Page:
Monday, October 15, 2018

I blame my Mother

Her fault entirely.
Hear me out, and you will agree.
Maybe I already told you this. 

My Mom loved to knit and crochet and do various things with wool and fiber while I was growing up. When I was put to bed, she would stay up for hours making something. To feed her habit, she visited yarn shop frequently. I accompanied her. 

She was always in a hurry, her pace was fast and furious, I could hardly keep up with her. I had to run. I hated shopping with her. I refused to visit any other shops than yarns shops with her. If I needed clothes, she would ask if we should go shopping and I always told, No! I don’t need anything.
My little feet hardly touched the ground as we stormed through the only busy street of Rovaniemi in the 1960’s on the way to the yarn store. And my feet hardly touched the ground as we stormed back, but on the return trip it was mostly because I was floating through the air with a bag of yarn and happiness.

Yarn shopping for me was more fun than shopping for toys. I still remember the smell of the wool shop …and the ladies behind the counter. Mom once bought me a little box of angora yarn, ten light blue balls, all wrapped in silk paper. What a treasure!
We both got good service. I had big plans in my head and never left the shop with empty hands. At that time, I was not even 10 years old. (I was extremely shy, I suffered from mutism, condition where child refuses to talk in various occasions and I would not talk in the shop, but I could stare. And while I stared at the wool, it left no one cold ... or puzzled, oh! they knew what I wanted.)

If I was sad and needed something to cheer me up, Mom took me to the yarn store. If I had done well in school and needed to be rewarded, Mom took me to the yarn store. If I was bored and did not know what to do, Mom took me to the yarn store.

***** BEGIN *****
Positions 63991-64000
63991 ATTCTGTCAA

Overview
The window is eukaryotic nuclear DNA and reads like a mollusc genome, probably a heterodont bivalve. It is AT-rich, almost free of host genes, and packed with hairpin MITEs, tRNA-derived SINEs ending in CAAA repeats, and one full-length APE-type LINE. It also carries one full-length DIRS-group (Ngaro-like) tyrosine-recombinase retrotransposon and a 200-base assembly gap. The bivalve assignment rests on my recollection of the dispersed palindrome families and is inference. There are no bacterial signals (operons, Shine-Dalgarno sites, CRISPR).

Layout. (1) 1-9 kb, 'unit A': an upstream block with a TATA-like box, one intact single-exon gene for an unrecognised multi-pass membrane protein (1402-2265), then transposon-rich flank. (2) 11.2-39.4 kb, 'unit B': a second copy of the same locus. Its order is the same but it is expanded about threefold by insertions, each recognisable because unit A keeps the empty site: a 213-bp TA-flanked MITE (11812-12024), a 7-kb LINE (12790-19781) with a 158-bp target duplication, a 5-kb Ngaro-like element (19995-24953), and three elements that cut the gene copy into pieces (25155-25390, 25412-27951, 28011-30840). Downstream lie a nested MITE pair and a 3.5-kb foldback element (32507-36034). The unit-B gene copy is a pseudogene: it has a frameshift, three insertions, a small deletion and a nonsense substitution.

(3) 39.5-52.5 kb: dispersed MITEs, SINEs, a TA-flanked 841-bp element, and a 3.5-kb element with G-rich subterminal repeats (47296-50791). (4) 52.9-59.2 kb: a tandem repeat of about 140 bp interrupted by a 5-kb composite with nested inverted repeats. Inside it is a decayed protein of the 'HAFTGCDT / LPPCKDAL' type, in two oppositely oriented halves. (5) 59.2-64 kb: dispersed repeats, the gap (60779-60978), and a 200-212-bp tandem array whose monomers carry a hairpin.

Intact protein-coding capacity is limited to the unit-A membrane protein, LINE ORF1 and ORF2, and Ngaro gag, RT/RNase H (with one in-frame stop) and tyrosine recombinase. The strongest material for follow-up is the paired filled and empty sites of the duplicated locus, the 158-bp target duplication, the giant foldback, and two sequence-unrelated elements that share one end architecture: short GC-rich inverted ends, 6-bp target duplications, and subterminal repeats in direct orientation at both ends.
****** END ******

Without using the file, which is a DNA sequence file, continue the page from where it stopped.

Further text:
No wonder I keep buying yarn. I could do worse, I am sure there are worse options, I just cannot think any right now, because what else is there than yarn … and books. (My other habit is book store, but for that I can blame my father and that is another story.)
While I read your comments, I hear that you all have thought about the stash and its size and you all have very good reasons why it is about the right size, or why it could be little bigger even. There might be an odd ball here and there in need of a new good home and busy hands, but mostly the stash seems to keep us all warm. One does not need to knit or crochet it all, it just the same keeps us cozy.

While I write this, the post brought me a little note. There is a small parcel at the post office waiting to be picked up. There is something fuzzy. Just the right amount to tuck into the little holes in my stash. More about it later.

Wool with you,

PS. I don’t remember what happened to the angora yarn. I was not good at finishing things then (am not good at finishing things now), I was always better starting them (am always better starting them). My Mom never told me to finish the previous project before buying more. She never spoiled my plans nor took away my enthusiasm. If she had been different, my stash might be smaller… or nonexistent, which could be sad. So, you see, she is to blame.


  1. Such an amazing story to me – a mom who fixes and rewards all things with yarn shopping!

  2. Mine was and is still my knitting/crafting inspiration. Even as a child we could use “good” wool for anything we could imagine. She encouraged this love of natural materials in my sisters and me, and we in turn passed it on to our children.

  3. I blame my mother, too. she was also a maker and directly responsible for starting me out on my yarn habit! Some of my happiest memories are of coming home to school and finding that she had left something she had bought that day on my bed for me -- a set of knitting needles, a ball of yarn.

  4. To blame -- or to thank. :-)

  5. Your mom is good people. My stash will always pale in comparison to my mother's fabric stash. We've both come a long way. But both our stashes bring us much joy.

  6. Ihana tarina ♥ Kiitos!

  7. Oh I love this. And I agree with I Need Orange - not blame, but to thank!

  8. My mother would start projects and not finish them. I've learned when to give up and rip it back. I usually do better on the next project.

  9. I totally agree.... ;-)

  10. I blame my Grandmother. We lived in Finland with my mother's family for 6 months while my father came to Canada to get settled. My Grandmother taught 4 1/2 year old me to knit. I think she did this so she would not go crazy with me in the house. I was loud, fast and never could sit quietly. I can still remember sitting in her lap with her hands on mine helping me to learn.